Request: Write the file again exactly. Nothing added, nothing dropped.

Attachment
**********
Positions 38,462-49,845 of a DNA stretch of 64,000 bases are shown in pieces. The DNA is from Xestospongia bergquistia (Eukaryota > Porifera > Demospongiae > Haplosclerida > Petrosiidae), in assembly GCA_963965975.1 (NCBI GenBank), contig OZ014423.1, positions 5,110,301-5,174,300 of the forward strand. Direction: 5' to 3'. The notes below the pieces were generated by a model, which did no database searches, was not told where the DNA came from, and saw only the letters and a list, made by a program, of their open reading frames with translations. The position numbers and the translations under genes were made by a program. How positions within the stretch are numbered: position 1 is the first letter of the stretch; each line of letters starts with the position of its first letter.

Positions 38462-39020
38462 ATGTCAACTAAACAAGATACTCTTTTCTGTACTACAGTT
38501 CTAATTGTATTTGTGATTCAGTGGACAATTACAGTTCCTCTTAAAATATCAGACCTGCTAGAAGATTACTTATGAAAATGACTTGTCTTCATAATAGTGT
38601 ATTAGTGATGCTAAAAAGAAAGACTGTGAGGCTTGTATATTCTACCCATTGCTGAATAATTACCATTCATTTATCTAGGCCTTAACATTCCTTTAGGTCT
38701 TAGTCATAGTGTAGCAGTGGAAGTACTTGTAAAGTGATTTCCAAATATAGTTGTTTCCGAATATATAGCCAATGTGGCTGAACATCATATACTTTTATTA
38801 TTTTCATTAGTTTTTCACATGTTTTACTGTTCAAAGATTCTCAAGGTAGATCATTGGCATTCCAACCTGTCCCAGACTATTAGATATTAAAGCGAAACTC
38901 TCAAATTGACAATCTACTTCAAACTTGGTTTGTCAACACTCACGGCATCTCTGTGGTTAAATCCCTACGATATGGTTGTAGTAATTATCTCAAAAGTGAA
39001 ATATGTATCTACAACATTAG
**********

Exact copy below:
Positions 38,462-49,845 of a DNA stretch of 64,000 bases are shown in pieces. The DNA is from Xestospongia bergquistia (Eukaryota > Porifera > Demospongiae > Haplosclerida > Petrosiidae), in assembly GCA_963965975.1 (NCBI GenBank), contig OZ014423.1, positions 5,110,301-5,174,300 of the forward strand. Direction: 5' to 3'. The notes below the pieces were generated by a model, which did no database searches, was not told where the DNA came from, and saw only the letters and a list, made by a program, of their open reading frames with translations. The position numbers and the translations under genes were made by a program. How positions within the stretch are numbered: position 1 is the first letter of the stretch; each line of letters starts with the position of its first letter.

Positions 38462-39020
38462 ATGTCAACTAAACAAGATACTCTTTTCTGTACTACAGTT
38501 CTAATTGTATTTGTGATTCAGTGGACAATTACAGTTCCTCTTAAAATATCAGACCTGCTAGAAGATTACTTATGAAAATGACTTGTCTTCATAATAGTGT
38601 ATTAGTGATGCTAAAAAGAAAGACTGTGAGGCTTGTATATTCTACCCATTGCTGAATAATTACCATTCATTTATCTAGGCCTTAACATTCCTTTAGGTCT
38701 TAGTCATAGTGTAGCAGTGGAAGTACTTGTAAAGTGATTTCCAAATATAGTTGTTTCCGAATATATAGCCAATGTGGCTGAACATCATATACTTTTATTA
38801 TTTTCATTAGTTTTTCACATGTTTTACTGTTCAAAGATTCTCAAGGTAGATCATTGGCATTCCAACCTGTCCCAGACTATTAGATATTAAAGCGAAACTC
38901 TCAAATTGACAATCTACTTCAAACTTGGTTTGTCAACACTCACGGCATCTCTGTGGTTAAATCCCTACGATATGGTTGTAGTAATTATCTCAAAAGTGAA
39001 ATATGTATCTACAACATTAG